3 Days in Siem Reap

On a whirlwind trip with my Peace Corps loves in January, we hit up Cambodia. We traveled just after New Year, and thus was a high tourist season. Angkor Wat was understandably crowded, but I live in China, so nothing is that crowded for me. The city isn’t very big, so depending on how much temple-hopping and relaxing you want to do, 3 days can be enough. Our main activity was Angkor Wat, sandwiched by a lot of eating, relaxing, and a 4×4 tour of the surrounding villages.

I loved the culture and the people in Siem Reap, and wish I had more time to become immersed in the local scene. Definitely would go back to see more of Cambodia based on this experience!


Stay:

There were 4 of us, so we rented a condo on AirBnB. It was a great idea since the location is away from the touristy strip, and you can actually see how people live in Siem Reap. Check out the host page; she has a few different apartments available. Whether you are staying at the Airbnb or not, I recommend hiring a tuk tuk driver. The rate for us (Jan’17) was $15 a day, and the guy is around when you call him to pick you up. Obviously, I recommend being courteous and organize with him if you won’t need him for a long stretch of time. Having a driver is incredibly useful for temple hops around Angkor Wat. Also recommend to get a local SIM – Tuk Tuk guy would generally know the phone shop to take you.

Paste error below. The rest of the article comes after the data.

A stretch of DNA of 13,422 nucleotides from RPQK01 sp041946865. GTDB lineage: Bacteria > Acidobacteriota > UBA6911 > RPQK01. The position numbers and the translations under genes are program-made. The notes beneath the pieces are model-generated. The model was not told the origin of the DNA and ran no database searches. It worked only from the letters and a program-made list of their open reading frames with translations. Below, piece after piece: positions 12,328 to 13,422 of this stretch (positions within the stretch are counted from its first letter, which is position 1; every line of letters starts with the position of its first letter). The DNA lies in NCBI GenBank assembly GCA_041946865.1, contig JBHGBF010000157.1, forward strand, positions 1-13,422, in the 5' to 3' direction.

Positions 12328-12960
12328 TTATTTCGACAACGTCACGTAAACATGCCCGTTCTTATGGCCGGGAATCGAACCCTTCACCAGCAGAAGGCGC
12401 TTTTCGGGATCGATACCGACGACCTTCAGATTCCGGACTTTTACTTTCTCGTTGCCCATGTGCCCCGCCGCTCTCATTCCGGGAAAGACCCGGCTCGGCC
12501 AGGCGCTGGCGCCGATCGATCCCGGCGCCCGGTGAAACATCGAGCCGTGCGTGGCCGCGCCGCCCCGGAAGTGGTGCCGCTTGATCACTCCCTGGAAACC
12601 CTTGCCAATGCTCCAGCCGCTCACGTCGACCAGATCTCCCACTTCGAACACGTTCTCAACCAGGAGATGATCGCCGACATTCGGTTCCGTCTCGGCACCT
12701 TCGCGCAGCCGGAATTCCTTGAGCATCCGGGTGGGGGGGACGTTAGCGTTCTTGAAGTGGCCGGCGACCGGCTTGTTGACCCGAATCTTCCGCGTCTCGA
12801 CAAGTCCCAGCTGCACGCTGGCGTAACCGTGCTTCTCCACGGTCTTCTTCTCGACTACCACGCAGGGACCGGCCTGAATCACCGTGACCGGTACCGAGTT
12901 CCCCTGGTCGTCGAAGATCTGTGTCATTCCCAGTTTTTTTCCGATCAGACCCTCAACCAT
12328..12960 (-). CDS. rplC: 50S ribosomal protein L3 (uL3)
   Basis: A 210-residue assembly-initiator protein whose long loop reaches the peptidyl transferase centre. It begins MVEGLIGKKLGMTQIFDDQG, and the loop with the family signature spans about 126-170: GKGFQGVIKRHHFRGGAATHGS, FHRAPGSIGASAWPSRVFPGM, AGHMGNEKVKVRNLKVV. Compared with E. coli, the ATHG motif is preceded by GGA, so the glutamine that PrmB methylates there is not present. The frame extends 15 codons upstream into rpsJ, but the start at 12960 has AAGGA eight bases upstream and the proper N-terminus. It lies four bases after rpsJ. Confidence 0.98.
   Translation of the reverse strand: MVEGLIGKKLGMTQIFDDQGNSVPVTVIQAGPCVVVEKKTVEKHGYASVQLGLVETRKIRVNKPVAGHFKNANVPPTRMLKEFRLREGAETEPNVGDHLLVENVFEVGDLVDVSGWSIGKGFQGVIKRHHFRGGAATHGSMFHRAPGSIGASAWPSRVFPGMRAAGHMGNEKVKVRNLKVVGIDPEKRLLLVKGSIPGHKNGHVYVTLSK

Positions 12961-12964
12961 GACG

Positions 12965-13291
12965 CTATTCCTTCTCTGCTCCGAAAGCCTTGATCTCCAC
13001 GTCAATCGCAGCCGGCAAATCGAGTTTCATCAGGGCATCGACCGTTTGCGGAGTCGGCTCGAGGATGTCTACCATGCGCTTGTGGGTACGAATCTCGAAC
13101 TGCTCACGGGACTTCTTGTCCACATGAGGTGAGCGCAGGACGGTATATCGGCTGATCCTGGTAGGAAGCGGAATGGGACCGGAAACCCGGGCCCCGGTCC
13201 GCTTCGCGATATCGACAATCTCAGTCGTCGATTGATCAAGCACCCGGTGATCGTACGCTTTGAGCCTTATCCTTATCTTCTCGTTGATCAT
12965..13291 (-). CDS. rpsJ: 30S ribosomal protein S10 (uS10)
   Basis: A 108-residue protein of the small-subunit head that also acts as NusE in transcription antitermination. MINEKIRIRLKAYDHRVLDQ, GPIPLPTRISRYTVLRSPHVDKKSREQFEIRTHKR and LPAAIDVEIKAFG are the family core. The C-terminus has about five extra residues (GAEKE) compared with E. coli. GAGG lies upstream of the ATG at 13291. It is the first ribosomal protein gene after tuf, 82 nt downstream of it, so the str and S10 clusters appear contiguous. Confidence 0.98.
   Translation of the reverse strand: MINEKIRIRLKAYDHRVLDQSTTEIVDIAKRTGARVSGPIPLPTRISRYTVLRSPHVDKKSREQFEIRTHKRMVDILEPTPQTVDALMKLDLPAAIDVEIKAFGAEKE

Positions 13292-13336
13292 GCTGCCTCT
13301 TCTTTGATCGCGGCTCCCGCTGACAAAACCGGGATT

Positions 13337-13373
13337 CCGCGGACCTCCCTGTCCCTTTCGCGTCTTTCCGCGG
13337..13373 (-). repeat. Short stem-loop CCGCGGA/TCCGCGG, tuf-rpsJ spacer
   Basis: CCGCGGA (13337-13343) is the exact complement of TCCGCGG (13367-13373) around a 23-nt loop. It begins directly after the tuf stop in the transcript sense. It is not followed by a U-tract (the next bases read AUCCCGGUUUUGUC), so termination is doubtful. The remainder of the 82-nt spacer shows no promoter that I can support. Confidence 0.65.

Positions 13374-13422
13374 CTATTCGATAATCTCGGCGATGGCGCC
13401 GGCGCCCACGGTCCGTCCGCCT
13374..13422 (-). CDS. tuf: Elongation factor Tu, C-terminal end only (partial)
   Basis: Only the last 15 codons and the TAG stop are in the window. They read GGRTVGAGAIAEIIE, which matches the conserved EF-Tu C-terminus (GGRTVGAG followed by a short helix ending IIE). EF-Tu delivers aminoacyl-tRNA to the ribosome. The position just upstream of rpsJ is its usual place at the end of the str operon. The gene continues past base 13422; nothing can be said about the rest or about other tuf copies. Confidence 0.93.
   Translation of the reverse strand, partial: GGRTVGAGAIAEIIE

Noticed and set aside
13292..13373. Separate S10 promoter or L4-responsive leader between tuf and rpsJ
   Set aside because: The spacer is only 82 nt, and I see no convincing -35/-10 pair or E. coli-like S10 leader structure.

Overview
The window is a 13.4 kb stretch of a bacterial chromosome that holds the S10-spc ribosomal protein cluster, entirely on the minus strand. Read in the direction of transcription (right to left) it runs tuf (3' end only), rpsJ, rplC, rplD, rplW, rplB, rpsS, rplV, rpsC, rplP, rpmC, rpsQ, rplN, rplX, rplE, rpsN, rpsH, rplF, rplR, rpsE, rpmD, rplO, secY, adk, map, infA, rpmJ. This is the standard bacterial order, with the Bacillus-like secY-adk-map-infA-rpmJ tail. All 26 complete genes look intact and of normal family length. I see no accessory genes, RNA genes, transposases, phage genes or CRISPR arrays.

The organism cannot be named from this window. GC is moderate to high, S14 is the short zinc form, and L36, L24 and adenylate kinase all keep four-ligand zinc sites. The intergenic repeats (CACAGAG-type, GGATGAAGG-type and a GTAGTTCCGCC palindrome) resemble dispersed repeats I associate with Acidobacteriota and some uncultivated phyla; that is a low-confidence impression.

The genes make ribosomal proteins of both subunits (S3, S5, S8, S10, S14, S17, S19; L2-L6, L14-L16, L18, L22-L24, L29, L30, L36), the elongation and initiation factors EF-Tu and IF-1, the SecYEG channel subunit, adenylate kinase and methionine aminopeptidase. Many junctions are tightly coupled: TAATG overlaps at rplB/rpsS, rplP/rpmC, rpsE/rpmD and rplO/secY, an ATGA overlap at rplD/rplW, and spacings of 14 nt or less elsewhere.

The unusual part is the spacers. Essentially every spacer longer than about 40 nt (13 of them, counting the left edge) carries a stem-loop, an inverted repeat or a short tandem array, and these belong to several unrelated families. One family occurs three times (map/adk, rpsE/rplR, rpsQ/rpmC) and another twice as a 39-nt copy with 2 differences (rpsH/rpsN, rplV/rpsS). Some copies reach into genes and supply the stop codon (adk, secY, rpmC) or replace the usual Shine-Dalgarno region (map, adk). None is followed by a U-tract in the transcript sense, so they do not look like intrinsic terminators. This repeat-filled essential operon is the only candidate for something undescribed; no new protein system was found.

Eat:

Chanrey Tree – Artsy place; good ambiance; good food & good drinks!
Sister Srey Café – if you need a little Western food fix, this is a great café for brunch and snacks. Quality food.
Marum – Lovely neighborhood restaurant with a great patio. It’s a social enterprise that trains students in hospitality. Love the concept. Food was unique and tasty.

Bugs Café Insect Tapas & Cocktail Bar – If you are feeling adventurous, the name suggest what they offer. We only stayed within the Cocktail portion of the offering, but it was damn delicious!

FCC Angkor – not the best food in town, though it certainly was not bad. The history of this place is fascinating though. FCC stands for the Foreign Correspondent Club. The colonial influence isn’t just within its architecture. Still, a relaxing place for drinks, food, and enjoying live music that plays in the garden.

Do:

Angkor Wat/Angkor Thom/Bayon Temple – be sure go to the day before to get the tickets. You gotta be up at 4:30 am to get there for the sunrise. It’s really worthwhile. Most people crowd around the left side of the pond when facing the temple. But go to the right, the view is just as good, but less crowd, so you’ll get a better shot.

Phare the Cambodian Circus – I thought it would be really touristy, but turned out to be incredibly impressive and interesting. Worth the visit. You can get the tickets from the local tourism office.

4×4 Ride – this was a tad touristy in my opinion, but a different way to get out to the countryside. Tickets can be procured from the tourism office. You can also drive it if you’ve had some prior experience. I rode in the back, to take photos, and that was fine by me!

Khmer Relief Spa – great service; great value; really nice refuge from the sun
Buy:

Made in Cambodia Market – great place to get your souvenirs, arts & craft. I liked it a lot since it’s not all the kitschy touristy stuff, but genuine quality crafts. Can also buy different local sauces, oil, etc.
Khmer Ceramics Fine Arts Centre – quality ceramics and I believe a portion of proceeds go to charity.

 

This blog is printed with permission from Wendy Lee

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